This past weekend we kicked off with (‘natch) a Bittman recipefor mussels and pasta.  Whenever  Bittman posts something involving seafood be it in Bitten or The Minimalist (or both) there’s a good chance we’re going to cook it on Friday night.  Not that we’re religious fanatics or anything, it just works out that way.  Anyway, killer recipe, will do again.

Saturday was an Indian feast,  Jerzeetomato style.  Steve Raichlen’s “Tandoori Style Beer Can Chicken” but instead of beer we used some wine from the packing crate in the fridge.  The Principessa made raita, some wonderful cauliflower and a pilaf from Julie Sahni’s “Classic Indian Cooking” and we also did some chapatis on the grill from (you guessed it) Bittman.  Lots of work for this meal and lots of clean up, which prompted the Principessa to refer to it as “Fricking Indian Thanksgiving”

Sunday, keeping it simple since it was the kickoff for the NFL season and we wanted to spend quality time with the flat screen, we grilled bison steaks we got at the Montclair farmer’s market and made a version of  “Ass the Potatoes” from Mom’s first book. (someday we’ll share the  story of how that dish was named, but for now, buy the book)  Potatoes were fingerlings from the “organic guy” at the farmer’s market.

And one more Bittman on Monday.  We managed to crank out the Pork Skewers with Peanut Basil Sauce and had them with some leftover pilaf.  Good stuff and we realized that the peanut basil marinade/sauce would be good on just about any kind of skewer.  Or just eaten from the bowl with a spoon for that matter.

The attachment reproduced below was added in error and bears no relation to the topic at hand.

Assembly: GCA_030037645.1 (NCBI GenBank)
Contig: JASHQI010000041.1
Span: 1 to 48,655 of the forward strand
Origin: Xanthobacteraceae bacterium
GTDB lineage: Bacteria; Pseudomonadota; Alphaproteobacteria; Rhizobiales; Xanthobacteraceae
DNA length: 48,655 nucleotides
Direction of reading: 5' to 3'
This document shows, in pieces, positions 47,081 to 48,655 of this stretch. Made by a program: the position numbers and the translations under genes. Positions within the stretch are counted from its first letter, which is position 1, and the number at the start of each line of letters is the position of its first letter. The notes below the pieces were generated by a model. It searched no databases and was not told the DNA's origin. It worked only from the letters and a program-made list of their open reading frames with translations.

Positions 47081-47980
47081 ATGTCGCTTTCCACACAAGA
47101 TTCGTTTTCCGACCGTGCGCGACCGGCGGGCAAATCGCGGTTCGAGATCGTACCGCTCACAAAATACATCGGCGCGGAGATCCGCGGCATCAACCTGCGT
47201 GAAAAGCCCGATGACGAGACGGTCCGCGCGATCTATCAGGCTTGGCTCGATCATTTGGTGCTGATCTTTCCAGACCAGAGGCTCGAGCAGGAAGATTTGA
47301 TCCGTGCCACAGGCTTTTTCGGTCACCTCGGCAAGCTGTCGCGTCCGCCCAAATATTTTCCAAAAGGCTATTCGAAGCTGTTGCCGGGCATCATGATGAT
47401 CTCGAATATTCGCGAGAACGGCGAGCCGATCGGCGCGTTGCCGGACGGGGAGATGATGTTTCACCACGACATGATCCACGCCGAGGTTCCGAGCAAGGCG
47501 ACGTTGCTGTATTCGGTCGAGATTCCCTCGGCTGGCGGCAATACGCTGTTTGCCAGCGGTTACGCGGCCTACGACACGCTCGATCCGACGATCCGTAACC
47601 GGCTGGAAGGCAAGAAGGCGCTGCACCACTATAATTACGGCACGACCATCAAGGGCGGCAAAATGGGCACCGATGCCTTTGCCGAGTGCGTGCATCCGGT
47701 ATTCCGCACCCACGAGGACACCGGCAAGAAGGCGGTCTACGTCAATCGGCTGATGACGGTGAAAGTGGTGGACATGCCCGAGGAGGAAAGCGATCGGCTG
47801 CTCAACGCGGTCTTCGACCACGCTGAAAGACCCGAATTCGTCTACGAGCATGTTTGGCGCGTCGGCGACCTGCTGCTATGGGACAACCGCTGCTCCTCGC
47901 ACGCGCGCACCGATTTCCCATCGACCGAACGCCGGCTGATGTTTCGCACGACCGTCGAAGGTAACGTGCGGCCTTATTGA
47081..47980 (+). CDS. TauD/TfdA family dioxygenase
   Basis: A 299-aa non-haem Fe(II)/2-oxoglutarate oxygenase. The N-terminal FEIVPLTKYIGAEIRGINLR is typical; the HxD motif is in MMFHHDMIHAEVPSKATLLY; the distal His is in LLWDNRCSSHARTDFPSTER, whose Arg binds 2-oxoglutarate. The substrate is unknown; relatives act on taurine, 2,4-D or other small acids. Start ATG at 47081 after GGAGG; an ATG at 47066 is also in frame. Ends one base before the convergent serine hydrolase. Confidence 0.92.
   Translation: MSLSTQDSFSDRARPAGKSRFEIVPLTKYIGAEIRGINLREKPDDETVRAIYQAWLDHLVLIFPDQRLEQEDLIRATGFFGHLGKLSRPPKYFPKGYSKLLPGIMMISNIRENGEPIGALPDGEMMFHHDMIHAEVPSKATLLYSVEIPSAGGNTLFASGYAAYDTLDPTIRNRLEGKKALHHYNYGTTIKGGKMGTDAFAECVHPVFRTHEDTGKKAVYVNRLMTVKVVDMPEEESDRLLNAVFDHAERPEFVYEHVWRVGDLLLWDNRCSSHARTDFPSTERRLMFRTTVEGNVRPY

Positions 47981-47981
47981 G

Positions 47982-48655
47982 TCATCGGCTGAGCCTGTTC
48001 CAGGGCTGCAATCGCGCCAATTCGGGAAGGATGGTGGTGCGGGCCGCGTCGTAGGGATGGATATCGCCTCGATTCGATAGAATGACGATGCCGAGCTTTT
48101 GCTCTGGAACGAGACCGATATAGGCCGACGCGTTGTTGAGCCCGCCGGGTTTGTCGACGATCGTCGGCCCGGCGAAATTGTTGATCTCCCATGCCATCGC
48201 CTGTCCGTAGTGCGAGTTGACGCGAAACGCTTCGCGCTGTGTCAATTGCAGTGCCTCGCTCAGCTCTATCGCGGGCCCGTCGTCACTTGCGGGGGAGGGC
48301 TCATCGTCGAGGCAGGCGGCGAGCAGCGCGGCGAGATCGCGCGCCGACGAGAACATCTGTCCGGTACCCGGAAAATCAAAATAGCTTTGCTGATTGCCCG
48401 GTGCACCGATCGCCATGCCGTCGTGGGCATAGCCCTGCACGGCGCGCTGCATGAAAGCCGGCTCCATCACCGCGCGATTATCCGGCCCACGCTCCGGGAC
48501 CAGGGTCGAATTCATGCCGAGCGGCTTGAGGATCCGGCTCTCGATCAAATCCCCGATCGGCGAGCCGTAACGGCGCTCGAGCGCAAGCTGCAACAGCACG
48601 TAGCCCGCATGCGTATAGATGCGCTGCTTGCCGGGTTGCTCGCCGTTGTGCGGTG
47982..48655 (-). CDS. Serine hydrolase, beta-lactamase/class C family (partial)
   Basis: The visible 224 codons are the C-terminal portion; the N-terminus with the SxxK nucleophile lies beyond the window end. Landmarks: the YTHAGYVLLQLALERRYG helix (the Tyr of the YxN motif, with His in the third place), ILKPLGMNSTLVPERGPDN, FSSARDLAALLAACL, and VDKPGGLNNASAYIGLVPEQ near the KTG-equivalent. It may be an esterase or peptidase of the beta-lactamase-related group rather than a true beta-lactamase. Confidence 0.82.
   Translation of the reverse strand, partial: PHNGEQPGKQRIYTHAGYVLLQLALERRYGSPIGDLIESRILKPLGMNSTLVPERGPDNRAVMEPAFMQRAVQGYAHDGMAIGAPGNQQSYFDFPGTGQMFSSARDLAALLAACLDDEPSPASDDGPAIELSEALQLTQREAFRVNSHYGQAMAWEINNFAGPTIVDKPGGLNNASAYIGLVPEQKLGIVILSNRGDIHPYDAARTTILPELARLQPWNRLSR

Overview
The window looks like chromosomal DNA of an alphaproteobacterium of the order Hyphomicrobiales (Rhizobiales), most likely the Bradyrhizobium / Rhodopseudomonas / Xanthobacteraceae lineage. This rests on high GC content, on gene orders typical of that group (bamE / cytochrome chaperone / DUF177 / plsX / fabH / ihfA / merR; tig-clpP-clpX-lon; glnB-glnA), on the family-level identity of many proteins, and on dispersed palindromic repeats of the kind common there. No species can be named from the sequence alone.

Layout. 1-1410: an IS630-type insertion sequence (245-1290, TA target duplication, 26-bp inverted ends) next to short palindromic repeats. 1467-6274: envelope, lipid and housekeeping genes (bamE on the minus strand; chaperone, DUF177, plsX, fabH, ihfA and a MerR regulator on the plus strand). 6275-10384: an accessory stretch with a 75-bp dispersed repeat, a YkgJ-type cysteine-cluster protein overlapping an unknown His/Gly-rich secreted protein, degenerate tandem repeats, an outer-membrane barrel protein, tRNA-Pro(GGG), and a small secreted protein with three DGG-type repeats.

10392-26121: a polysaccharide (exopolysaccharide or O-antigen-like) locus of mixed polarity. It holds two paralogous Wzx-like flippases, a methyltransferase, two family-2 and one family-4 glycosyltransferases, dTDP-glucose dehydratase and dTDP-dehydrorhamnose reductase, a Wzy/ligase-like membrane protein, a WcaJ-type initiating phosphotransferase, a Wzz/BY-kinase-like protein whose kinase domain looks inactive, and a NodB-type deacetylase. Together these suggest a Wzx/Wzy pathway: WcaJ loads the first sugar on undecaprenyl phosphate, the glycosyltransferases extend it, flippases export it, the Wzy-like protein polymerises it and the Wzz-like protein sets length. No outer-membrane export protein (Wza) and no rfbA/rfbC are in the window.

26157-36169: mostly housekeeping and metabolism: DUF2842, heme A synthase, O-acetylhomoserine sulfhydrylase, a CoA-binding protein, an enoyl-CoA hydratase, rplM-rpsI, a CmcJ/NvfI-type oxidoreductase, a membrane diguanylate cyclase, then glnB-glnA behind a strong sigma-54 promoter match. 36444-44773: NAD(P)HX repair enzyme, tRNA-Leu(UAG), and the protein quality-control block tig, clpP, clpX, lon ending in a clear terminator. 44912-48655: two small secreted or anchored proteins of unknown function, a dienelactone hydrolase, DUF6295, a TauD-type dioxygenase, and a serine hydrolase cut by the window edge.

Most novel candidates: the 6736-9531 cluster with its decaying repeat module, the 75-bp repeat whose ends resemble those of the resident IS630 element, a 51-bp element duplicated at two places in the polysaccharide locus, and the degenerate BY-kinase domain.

Charcoal Geek
July 14, 2009, 10:43 am
Filed under: Kitchen | Tags: ,

It’s official.  A recent inventory of my garage revealed SEVEN different types of charcoal.

DSC_0260

It’s really quite embarrassing.   I can’t help myself.  I see a new brand of hardwood at the store and I have to try a bag.  I mean, I’m not as wrapped up in it as the Naked Whiz, but I fear I’m headed down that path.

It started this summer with the discovery that Kingsford got religion and started marketing lump hardwood.  Then of course I had to try their new “Competition Briquettes”.  I went to my local BGE dealer and they had BGE brand lump.  I had to try that.  And I noticed at the local Shoprite they had one of my favorites “Cowboy” brand lump.  I didn’t buy any because I’m running out of room but once we get the air conditioner out of storage in the garage we’ll have more room.  So maybe then….



The Eternal Debate
May 22, 2009, 4:30 pm
Filed under: Food, Kitchen | Tags: ,

“Give me two bricks and an oven rack and some wood, and I’ll cook you a better steak than any expensive gas grill, hands down.  It might look good in your garden, it might be more convenient, it might impress your friends, but it’s not going to cook you a better steak.”

-Chris Schlesinger, Owner, East Coast Grill, Cambridge, MA

 

I take a pretty hard line when it comes to the debate of charcoal versus gas for grilling.  When someone tries to extol the benefits of gas to me I usually reply with a comment along the lines of  “If I wanted to cook with gas, I’d stay in my kitchen”  I took a class with Chris Schlesinger once, who, when asked about cooking times for a gas grill on whatever he was making replied: “I don’t know.  I don’t cook with gas.” 

 When I lived in an apartment and gas was all I could get away with, I used gas.  But ever since we moved into our current house, I have sneered at the gas-aholics whenever the subject came up.

Until a few summers ago.  That’s when after years of toiling in our non-centrally-air-conditioned kitchen I hit upon the idea of usuing a gas grill as a sort of “outdoor oven” to keep the heat down in the kitchen.  With a company awarded gift certificate we aquired a cheap s*#t gas model from Sears.  Since then we’ve baked bread, tarts, crumbles and roasted oven-dried tomatoes in the damn thing.  Between the heretic gas grill and the BGE, we rarely turn the kitchen oven on at all during July and August.

Memorial Day weekend traditionally kicks off the summer grilling season, so I ask you, loyal readers to weigh in.  The gloves are off.  Which do you prefer?

DSC_0262